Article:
In annual ritual, Delhi struggles with dengue, chikungunya

In annual ritual, Delhi struggles with dengue, chikungunya
In this Friday, Sept. 2, 2016 photo, a municipal worker fumigates an area to check the spread of mosquito-borne diseases in New Delhi, India. This year the Indian capital has seen the numbers for Chikungunya soar to more than 3,000 from just 64 last year, according to government data. Each year the city seems equally unprepared for the epidemic of Dengue and Chikungunya, viral ailments transmitted by mosquitoes, that arrives promptly in August and lingers for months sickening tens of thousands and killing dozens. It's a cycle that's played out every year after the monsoon rains have filled puddles and open drains and the warm, damp weather is perfectly suited for swarms of mosquitoes. (AP Photo/Manish Swarup)

Poonam Devi moans in pain on the stretcher in the packed hospital emergency room, her ankles and wrists swollen, an IV hooked up to left arm to hydrate her.

Patients like her, fevered, aching, unable to walk or sit on their own, are packing hospitals across New Delhi because of chikungunya, a mosquito-borne viral illness. In the Indian capital alone, cases of chikungunya soared to 3,251 so far this year from just 64 last year, according to government data. Last year it was dengue, another viral ailment transmitted by mosquitoes, that infected thousands.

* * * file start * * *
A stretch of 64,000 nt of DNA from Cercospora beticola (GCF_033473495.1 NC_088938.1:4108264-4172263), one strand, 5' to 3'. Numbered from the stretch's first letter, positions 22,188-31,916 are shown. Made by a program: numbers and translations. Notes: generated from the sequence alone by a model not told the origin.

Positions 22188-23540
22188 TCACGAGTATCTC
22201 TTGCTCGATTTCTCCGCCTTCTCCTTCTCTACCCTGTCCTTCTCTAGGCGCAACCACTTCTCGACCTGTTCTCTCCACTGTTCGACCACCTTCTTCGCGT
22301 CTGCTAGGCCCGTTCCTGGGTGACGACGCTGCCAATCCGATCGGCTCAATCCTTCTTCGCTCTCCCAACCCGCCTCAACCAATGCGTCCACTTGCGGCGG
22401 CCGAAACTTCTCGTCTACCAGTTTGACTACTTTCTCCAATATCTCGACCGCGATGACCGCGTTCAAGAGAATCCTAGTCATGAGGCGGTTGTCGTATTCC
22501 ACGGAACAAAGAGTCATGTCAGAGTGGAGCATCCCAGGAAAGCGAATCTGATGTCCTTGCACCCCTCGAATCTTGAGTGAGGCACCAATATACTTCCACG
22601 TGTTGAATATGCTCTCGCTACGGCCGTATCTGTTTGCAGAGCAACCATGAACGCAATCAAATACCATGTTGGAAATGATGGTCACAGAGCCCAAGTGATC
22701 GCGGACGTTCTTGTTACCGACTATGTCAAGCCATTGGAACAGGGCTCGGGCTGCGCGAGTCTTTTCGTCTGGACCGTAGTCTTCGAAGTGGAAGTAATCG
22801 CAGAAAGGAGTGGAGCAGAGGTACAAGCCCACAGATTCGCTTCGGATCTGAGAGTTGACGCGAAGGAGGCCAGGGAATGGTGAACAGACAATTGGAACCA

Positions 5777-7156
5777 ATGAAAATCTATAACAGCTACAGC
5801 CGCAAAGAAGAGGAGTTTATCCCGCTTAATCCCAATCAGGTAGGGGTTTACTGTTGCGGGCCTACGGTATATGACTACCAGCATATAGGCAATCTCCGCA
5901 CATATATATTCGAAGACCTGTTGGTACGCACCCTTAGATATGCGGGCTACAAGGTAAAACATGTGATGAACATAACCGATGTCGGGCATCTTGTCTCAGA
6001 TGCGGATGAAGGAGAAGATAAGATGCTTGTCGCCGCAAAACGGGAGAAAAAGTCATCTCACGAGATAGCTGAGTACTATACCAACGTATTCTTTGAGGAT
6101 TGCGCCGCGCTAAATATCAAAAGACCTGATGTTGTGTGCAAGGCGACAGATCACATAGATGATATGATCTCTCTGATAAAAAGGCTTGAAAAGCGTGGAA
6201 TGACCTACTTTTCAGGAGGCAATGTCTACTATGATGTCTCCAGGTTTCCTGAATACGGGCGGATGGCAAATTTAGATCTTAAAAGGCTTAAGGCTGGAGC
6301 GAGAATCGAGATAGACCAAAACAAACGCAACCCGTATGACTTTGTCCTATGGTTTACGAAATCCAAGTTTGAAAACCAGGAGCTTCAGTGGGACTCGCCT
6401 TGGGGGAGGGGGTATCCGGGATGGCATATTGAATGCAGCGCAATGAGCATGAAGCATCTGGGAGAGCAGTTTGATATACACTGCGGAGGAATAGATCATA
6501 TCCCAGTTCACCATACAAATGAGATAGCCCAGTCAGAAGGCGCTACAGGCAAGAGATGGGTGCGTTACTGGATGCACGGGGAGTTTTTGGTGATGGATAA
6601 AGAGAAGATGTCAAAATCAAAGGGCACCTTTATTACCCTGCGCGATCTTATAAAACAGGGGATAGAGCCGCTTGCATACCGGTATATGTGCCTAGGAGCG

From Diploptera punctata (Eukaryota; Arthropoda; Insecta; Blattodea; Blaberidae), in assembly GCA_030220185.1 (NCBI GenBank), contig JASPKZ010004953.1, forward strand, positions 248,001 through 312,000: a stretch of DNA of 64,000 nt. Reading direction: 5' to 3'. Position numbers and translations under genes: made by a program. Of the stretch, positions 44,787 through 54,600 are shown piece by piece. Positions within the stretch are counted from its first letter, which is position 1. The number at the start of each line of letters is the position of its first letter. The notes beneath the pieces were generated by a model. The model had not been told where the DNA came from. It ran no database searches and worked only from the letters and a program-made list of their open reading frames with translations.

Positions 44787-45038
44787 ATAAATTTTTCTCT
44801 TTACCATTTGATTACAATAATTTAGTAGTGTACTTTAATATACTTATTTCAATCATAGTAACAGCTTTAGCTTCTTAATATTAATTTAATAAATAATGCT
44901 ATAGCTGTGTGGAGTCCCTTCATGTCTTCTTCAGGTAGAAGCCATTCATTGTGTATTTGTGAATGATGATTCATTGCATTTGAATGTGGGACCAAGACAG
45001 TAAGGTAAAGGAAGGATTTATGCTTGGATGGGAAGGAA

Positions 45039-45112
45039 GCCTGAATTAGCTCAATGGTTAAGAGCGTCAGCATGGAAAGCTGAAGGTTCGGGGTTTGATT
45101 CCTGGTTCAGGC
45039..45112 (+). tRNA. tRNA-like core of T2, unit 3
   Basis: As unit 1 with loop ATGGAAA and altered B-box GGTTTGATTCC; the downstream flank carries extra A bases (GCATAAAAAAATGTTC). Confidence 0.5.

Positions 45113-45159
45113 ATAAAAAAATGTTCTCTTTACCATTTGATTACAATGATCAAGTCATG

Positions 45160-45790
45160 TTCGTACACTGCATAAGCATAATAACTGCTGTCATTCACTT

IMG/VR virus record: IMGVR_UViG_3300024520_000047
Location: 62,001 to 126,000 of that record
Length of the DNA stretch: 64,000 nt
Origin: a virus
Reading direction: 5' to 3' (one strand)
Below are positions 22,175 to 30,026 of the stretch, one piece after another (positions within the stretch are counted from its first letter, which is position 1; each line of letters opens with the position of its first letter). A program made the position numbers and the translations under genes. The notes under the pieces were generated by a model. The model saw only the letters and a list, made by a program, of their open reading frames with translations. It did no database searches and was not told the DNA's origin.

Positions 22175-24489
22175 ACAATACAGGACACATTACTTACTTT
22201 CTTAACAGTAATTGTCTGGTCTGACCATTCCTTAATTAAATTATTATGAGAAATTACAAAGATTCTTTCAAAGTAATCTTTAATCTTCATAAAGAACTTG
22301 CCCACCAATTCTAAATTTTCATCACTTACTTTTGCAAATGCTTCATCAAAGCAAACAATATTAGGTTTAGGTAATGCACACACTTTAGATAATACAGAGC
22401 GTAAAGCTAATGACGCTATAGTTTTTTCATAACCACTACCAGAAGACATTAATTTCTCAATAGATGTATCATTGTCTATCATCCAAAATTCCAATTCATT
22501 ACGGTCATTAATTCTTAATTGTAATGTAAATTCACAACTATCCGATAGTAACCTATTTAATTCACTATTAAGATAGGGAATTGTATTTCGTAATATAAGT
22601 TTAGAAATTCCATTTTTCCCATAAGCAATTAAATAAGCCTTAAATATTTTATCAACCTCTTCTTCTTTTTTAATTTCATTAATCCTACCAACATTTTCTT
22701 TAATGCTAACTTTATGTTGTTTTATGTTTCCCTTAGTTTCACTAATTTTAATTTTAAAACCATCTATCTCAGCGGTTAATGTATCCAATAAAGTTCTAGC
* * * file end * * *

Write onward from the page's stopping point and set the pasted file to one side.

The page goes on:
The cycle of illness and packed hospital "fever clinics" plays out every year as monsoon rains fill puddles and open drains in the teeming city, creating swarms of mosquitoes that thrive in the warm, damp weather.

Some years it's mainly dengue; in others, it's mostly chikungunya. The epidemics start promptly in August and stay for months, sickening tens of thousands and killing dozens, each year seeming to catch the government and population unprepared for it.

"Everyone in our neighborhood is getting it," said Devi's sister, Susheela, who goes by one name. She sat holding her sister's hand inside Ram Manohar Lohia Hospital, one of the city's largest government-run hospitals. A portion of the hospital's has been set aside for chikungunya patients like Devi.

In annual ritual, Delhi struggles with dengue, chikungunya